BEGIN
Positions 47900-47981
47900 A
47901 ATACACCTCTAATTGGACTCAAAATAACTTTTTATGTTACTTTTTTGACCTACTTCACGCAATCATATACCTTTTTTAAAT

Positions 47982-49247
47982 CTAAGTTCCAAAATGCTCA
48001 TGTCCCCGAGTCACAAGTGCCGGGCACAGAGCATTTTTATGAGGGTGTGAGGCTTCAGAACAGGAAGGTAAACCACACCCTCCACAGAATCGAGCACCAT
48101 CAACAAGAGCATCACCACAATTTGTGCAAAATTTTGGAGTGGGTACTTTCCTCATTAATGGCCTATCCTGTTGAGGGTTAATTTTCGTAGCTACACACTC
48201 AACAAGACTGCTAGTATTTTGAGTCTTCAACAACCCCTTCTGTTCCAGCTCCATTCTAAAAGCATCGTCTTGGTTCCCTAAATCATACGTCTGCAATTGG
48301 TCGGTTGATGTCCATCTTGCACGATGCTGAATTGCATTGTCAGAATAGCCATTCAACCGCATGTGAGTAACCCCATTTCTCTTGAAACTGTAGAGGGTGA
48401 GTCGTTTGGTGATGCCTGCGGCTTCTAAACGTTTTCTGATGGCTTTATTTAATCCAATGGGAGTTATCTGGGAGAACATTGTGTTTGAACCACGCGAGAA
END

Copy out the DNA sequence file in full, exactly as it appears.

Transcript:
Positions 47900-47981
47900 A
47901 ATACACCTCTAATTGGACTCAAAATAACTTTTTATGTTACTTTTTTGACCTACTTCACGCAATCATATACCTTTTTTAAAT

Positions 47982-49247
47982 CTAAGTTCCAAAATGCTCA
48001 TGTCCCCGAGTCACAAGTGCCGGGCACAGAGCATTTTTATGAGGGTGTGAGGCTTCAGAACAGGAAGGTAAACCACACCCTCCACAGAATCGAGCACCAT
48101 CAACAAGAGCATCACCACAATTTGTGCAAAATTTTGGAGTGGGTACTTTCCTCATTAATGGCCTATCCTGTTGAGGGTTAATTTTCGTAGCTACACACTC
48201 AACAAGACTGCTAGTATTTTGAGTCTTCAACAACCCCTTCTGTTCCAGCTCCATTCTAAAAGCATCGTCTTGGTTCCCTAAATCATACGTCTGCAATTGG
48301 TCGGTTGATGTCCATCTTGCACGATGCTGAATTGCATTGTCAGAATAGCCATTCAACCGCATGTGAGTAACCCCATTTCTCTTGAAACTGTAGAGGGTGA
48401 GTCGTTTGGTGATGCCTGCGGCTTCTAAACGTTTTCTGATGGCTTTATTTAATCCAATGGGAGTTATCTGGGAGAACATTGTGTTTGAACCACGCGAGAA